While Goodridge is disappointed that the show is ending, he wasn’t surprised at all.

“Solutions are funded to solve the serious problem, but once the problems seem to be solved, by keeping surveillance programs like this going, I think there is enormous pressure from people who may not understand why it is important, When there is no serious situation, keep going.”

If a surveillance program works properly, he said, people will never know, because the idea is to prevent a problem in the first place.

He said before the pandemic, in other parts of Canada pandemic surveillance programs were being scaled back because their value was questioned.

“People said, well, why do we need them? We’ve been funding them for several years and there’s never been a pandemic, so we don’t really need them. And then the COVID-19 pandemic came, and we were caught completely off guard and off guard,” he said.

“That’s why it’s important to remember the hard lessons we learned. In terms of wastewater surveillance, it took months to get it up and running, and when it was up and running, we didn’t need it to tell us that COVID-19 was there.”

But the general idea of ​​a surveillance program is to detect infectious diseases so that appropriate measures can be implemented before they become a major problem, he said.

“And the only way to do that is to keep the program going or ongoing,” he said. “We are making the same mistakes we made before the COVID-19 pandemic.”

Even now, he said COVID-19 is not going away and there is a lot of concern around H5N1, or bird flu. He worries there will be limited capabilities to track him in the future.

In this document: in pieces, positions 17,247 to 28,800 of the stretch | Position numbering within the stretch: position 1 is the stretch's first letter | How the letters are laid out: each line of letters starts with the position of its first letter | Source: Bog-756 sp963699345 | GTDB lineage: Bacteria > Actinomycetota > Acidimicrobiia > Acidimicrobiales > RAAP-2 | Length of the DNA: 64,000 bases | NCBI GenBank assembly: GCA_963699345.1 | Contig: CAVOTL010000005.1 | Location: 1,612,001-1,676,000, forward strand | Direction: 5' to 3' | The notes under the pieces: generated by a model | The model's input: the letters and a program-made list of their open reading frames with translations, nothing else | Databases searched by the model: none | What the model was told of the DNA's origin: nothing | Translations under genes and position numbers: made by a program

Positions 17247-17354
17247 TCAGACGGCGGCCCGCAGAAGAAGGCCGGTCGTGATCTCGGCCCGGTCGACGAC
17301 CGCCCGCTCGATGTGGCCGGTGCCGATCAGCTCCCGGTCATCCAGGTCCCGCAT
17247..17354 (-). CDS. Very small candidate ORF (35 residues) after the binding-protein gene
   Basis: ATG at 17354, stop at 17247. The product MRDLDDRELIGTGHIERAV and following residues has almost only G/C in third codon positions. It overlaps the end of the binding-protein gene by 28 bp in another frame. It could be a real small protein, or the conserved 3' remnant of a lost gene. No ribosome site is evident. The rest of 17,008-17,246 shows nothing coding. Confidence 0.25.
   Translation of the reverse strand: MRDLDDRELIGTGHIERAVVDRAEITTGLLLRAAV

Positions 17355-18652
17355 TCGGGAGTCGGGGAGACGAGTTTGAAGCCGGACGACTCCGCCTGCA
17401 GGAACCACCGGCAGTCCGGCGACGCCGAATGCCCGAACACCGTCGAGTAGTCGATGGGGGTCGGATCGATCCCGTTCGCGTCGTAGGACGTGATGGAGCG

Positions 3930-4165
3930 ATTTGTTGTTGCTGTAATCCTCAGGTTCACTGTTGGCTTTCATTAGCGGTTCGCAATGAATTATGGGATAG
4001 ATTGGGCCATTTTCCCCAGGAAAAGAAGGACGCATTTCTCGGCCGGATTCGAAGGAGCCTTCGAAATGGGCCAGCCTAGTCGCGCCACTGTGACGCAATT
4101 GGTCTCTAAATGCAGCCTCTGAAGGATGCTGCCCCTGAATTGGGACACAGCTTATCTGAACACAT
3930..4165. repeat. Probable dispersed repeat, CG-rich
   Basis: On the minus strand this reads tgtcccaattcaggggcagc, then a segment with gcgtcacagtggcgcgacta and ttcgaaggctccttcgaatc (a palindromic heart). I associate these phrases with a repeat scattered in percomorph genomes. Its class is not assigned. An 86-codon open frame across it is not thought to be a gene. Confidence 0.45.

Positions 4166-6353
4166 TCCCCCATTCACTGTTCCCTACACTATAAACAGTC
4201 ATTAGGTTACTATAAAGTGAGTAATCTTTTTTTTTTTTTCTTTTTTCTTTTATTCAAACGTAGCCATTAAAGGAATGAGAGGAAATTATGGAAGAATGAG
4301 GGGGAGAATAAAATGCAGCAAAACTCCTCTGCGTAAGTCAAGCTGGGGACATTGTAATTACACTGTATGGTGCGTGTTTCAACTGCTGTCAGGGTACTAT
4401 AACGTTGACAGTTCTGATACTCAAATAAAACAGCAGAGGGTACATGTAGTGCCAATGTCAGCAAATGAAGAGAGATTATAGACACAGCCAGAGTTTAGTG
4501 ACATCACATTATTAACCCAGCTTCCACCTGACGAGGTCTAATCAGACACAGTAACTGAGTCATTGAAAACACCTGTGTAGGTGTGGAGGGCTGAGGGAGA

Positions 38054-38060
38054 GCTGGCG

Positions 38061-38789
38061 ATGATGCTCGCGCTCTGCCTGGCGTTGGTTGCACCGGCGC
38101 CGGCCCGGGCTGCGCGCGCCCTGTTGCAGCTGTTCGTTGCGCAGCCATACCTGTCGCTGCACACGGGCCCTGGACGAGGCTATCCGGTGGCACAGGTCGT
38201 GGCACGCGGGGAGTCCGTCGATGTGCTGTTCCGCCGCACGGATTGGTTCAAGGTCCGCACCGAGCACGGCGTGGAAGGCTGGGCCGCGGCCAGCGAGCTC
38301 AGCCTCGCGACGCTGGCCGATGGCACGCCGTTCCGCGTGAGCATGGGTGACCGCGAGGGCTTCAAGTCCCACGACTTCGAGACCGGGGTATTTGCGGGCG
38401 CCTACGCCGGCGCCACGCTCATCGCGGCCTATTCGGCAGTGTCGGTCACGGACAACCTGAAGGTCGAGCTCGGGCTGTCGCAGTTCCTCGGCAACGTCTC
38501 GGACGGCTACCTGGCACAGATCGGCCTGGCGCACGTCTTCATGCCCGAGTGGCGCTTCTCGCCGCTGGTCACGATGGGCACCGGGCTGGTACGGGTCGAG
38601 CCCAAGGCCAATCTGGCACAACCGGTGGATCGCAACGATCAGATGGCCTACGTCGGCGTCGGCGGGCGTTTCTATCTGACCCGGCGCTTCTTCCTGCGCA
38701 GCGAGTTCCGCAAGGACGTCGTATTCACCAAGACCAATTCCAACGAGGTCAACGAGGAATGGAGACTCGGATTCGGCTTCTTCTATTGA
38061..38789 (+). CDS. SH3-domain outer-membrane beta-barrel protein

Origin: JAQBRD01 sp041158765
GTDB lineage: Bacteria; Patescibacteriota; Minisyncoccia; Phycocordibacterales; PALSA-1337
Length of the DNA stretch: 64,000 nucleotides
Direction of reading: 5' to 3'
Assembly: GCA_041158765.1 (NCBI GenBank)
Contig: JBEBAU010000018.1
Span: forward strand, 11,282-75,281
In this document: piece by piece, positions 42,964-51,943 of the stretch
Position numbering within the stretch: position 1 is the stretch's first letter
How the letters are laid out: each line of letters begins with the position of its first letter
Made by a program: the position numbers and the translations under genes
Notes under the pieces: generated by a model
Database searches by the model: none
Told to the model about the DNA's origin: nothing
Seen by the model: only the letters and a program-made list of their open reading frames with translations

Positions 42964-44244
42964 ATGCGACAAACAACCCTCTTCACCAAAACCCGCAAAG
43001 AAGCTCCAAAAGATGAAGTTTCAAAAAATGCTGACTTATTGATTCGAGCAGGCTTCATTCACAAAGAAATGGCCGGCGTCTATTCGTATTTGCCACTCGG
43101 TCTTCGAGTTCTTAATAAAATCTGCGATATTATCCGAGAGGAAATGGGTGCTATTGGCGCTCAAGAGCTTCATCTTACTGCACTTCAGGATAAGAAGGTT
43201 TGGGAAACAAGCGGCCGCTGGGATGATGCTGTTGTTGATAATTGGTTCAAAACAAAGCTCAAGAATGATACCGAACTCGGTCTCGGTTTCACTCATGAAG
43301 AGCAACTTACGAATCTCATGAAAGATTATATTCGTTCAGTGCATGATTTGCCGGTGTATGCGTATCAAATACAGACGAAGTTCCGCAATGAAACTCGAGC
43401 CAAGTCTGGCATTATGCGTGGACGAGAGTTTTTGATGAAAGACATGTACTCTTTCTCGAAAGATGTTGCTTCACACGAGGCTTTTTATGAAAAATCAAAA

“This program would have been wonderful and we could have easily started testing wastewater without much delay,” he said.

After July 31, if the government wants to restart the program, it will take months, he said.

“While we are here right now. Within a week, it is very easy to add another goal,” he stated.

Goodridge and Habash are also involved in INSPIRE, a four-year pandemic preparedness project in which the federal government is investing $15 million. It involves three other universities and aims to help the biomanufacturing and healthcare sectors prepare for future pandemics by mitigating the impact of infectious diseases and improving the exchange of information and technologies across borders.

The end of WSI means the INSPIRE project is more important than ever, he said.

“It’s not a surveillance program per se, but we will be doing wastewater surveillance as part of INSPIRE, and that may well be the only non-federal wastewater testing that ends up ongoing in Ontario,” he said.

“The goal of INSPIRE was really to conduct wastewater surveillance as an early warning indicator to help biomedical supply chains, which are producing things like PPE gloves and masks and reagents for diagnostics and medications.”

When borders were closed during the pandemic, he said there were massive shortages of PPE and scientific supplies for testing and research.

By testing in border regions like Windsor and Detroit or Niagara and Buffalo, he said if they saw a sign of emerging pathogens, they could work with those biomedical supply chains ahead of time to ensure there were no shortages.

“Right now it’s up in the air whether we will continue testing in Guelph,” he said. “At least some wastewater testing will be done, but it won’t be as comprehensive as what we were doing under WSI.”